Red Cross Suspects U.S. Prisoner Stash

Washington TimesRed Cross suspects U.S. prisoner stash

The international Red Cross said yesterday it suspects the United States is hiding detainees in lockups across the globe, though the agency has been granted access to thousands of prisoners in Iraq and elsewhere. Terror suspects reported by the FBI as captured have never turned up in detention centers, and the United States has failed to reply to agency demands for a list of everyone it’s holding, Antonella Notari, spokeswoman for the International Committee of the Red Cross (ICRC) said in an interview with the Associated Press. “These people are, as far as we can tell, detained in locations that are undisclosed not only to us but also to the rest of the world,” Mrs. Notari said.

White House spokesman Scott McClellan said yesterday he was “looking further into” the Red Cross concerns and added: “We do work closely with the Red Cross on all detainee issues.” He did not concede a problem exists. At the Pentagon, spokesman Bryan Whitman said, “The International Committee of the Red Cross has access to all Defense Department detention operations.” However, in his report into claims of abuse at Baghdad’s Abu Ghraib prison, U.S. Army Maj. Gen. Antonio M. Taguba found that military police there had “routinely held persons brought to them by other government agencies without accounting for them, knowing their identities, or even the reason for their detention.” On at least one occasion, they moved these “ghost detainees” around the prison to hide them from a visiting Red Cross delegation, he said in the report. He described the actions as “deceptive, contrary to Army Doctrine, and in violation of international law.” Under the Geneva Conventions, the United States is obliged to give the neutral, Swiss-run ICRC access to prisoners of war and other detainees to check on their conditions and allow them to send messages to their families.

The United States says it is cooperating with the agency, and has allowed Red Cross delegates access to thousands of prisoners in Afghanistan, at the U.S. naval base at Guantanamo Bay, Cuba, and in Iraq, where agency delegates have even visited Saddam Hussein. It is not clear whether terror suspects would be covered by the Geneva Conventions, but Mrs. Notari said that “for humanitarian reasons” the Red Cross should be told about all detainees. ICRC President Jakob Kellenberger made the request in January on a visit to Washington during which he met with Secretary of State Colin L. Powell, Deputy Defense Secretary Paul Wolfowitz and National Security Adviser Condoleezza Rice. “So far we haven’t had a satisfactory reply,” Mrs. Notari said.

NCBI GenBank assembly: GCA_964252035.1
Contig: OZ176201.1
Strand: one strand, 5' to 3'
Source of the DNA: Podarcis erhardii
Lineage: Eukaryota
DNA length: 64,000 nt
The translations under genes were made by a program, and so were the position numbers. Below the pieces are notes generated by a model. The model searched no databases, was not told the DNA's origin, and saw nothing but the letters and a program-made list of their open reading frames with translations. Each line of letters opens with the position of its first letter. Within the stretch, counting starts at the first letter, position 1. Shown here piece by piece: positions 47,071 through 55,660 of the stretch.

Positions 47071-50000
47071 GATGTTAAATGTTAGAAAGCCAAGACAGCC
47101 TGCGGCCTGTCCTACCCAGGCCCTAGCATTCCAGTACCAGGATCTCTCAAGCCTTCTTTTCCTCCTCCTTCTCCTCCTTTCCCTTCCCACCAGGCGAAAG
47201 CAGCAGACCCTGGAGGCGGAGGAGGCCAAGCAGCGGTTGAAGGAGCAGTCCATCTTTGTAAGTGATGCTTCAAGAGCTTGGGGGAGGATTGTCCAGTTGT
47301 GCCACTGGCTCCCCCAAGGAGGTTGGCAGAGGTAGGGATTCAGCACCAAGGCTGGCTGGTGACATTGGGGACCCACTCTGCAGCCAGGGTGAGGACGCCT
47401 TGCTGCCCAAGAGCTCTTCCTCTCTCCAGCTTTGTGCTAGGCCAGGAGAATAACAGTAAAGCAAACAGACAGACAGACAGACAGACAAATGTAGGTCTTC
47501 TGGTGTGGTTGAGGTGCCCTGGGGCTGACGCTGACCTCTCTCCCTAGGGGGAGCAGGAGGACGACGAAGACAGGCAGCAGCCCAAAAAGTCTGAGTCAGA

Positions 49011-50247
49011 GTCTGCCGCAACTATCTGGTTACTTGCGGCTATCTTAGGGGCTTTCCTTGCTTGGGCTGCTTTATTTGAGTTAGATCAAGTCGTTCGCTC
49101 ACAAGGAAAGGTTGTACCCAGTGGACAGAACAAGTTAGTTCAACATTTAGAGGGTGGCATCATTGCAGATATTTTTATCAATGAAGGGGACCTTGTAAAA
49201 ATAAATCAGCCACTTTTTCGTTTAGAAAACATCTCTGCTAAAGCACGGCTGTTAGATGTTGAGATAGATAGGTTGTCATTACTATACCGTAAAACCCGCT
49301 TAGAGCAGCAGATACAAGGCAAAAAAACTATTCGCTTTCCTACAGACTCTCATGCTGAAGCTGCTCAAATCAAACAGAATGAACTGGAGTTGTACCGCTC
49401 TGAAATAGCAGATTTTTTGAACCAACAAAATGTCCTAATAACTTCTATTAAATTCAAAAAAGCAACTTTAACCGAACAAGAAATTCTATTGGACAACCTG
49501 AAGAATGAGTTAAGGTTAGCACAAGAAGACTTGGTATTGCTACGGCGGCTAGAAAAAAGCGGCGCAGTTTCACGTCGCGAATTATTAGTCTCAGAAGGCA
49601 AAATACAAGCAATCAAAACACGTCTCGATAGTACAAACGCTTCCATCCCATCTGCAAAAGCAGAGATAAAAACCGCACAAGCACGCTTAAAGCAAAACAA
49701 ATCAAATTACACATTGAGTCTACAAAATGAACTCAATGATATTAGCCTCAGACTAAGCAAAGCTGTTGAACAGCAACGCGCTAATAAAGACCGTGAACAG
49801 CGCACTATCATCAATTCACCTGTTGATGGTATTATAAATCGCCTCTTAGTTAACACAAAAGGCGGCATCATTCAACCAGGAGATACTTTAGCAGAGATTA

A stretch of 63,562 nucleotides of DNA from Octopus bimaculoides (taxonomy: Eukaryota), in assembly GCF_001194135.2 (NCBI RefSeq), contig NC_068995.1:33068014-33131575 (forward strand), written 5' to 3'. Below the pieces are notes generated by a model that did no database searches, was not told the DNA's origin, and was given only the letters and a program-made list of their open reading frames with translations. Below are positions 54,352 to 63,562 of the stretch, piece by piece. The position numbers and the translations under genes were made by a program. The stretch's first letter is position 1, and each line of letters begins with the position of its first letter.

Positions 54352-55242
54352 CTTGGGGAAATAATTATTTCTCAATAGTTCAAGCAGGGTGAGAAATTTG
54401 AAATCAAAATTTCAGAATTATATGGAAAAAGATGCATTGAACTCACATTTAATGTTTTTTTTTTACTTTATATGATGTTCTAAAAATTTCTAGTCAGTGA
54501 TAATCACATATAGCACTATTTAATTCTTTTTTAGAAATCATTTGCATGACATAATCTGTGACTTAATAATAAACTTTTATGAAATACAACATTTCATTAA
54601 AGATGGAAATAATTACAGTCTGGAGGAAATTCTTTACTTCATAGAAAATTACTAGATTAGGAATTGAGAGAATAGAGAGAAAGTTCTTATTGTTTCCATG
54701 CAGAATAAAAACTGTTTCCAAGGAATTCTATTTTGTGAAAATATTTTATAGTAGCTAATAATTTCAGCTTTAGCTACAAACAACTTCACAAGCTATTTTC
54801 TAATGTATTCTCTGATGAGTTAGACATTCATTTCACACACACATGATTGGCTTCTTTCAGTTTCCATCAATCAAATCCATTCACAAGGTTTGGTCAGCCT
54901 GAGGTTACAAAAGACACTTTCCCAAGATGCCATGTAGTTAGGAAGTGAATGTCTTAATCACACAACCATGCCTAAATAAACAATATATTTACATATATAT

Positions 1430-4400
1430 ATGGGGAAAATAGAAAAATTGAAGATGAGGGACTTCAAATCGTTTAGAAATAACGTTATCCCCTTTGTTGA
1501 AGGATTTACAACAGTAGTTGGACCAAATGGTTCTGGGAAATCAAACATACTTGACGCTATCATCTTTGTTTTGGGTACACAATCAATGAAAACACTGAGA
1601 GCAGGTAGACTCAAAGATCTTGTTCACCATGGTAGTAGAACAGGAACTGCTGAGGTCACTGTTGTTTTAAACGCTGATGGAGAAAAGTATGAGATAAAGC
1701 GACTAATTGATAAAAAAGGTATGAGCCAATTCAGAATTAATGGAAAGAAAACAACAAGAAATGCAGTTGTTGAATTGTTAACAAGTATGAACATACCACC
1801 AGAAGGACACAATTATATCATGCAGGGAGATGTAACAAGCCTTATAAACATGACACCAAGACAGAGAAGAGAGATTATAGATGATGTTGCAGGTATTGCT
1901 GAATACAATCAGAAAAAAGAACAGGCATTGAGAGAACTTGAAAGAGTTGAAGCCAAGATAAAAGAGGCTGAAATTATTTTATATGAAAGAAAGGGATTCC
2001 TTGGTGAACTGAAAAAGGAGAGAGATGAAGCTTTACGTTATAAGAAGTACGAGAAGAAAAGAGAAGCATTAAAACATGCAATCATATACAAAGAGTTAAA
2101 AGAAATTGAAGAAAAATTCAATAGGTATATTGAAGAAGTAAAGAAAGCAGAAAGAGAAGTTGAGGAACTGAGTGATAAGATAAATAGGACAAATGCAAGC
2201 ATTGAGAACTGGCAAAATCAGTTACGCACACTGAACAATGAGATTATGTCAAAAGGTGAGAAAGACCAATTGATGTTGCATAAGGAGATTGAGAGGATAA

I’m not sure what precedent there would be for giving the Red Cross access to detained terrorists. And, certainly, there are more pressing tasks at hand than compiling lists for the Red Cross, which seems oblivious to the fact that there’s a war on and that the other side doesn’t play by the same rulebook. Still, after the Abu Ghraib mess, it would be best to cooperate as much as possible.

FILED UNDER: Afghanistan War, Iraq War, Terrorism,
James Joyner
About James Joyner
James Joyner is Professor and Department Head of Security Studies at Marine Corps University's Command and Staff College and a nonresident senior fellow at the Scowcroft Center for Strategy and Security at the Atlantic Council. He's a former Army officer and Desert Storm vet. Views expressed here are his own. Follow James on Twitter @DrJJoyner.

Comments

  1. Mark says:

    Uh, folks I think we’re supposed to be on the “good” side of the war on terror. That means we should not be hiding people from the scrutiny of humanitarians like Red Cross, which would be a form of abduction like, well, like what terrorists do, right?

  2. legion says:

    The other reason is that, as best I can recall, only Gitmo detainees are not being treated as POWs. I can’t pull specific pointers off the cuff, but I distinctly remember administration announcements that _all_ GOWT detainees outside Gitmo were going to be treated with all the rights of regular POWs. And that explicitly authorizes the Red Cross to contact them. If fact, I believe it puts the onus on the detaining power to bring the Red Cross in to the prisoners.

    So the short answer is: Why? Because we signed a treaty promising to. And because we expect other countries to do the same if they capture any of our people.

  3. Kathy K says:

    What was said was that the Geneva convention applied to all prisoners held in Iraq. Not all prisoners except those at Gitmo. (And we do allow the Red Cross into Gitmo, btw.)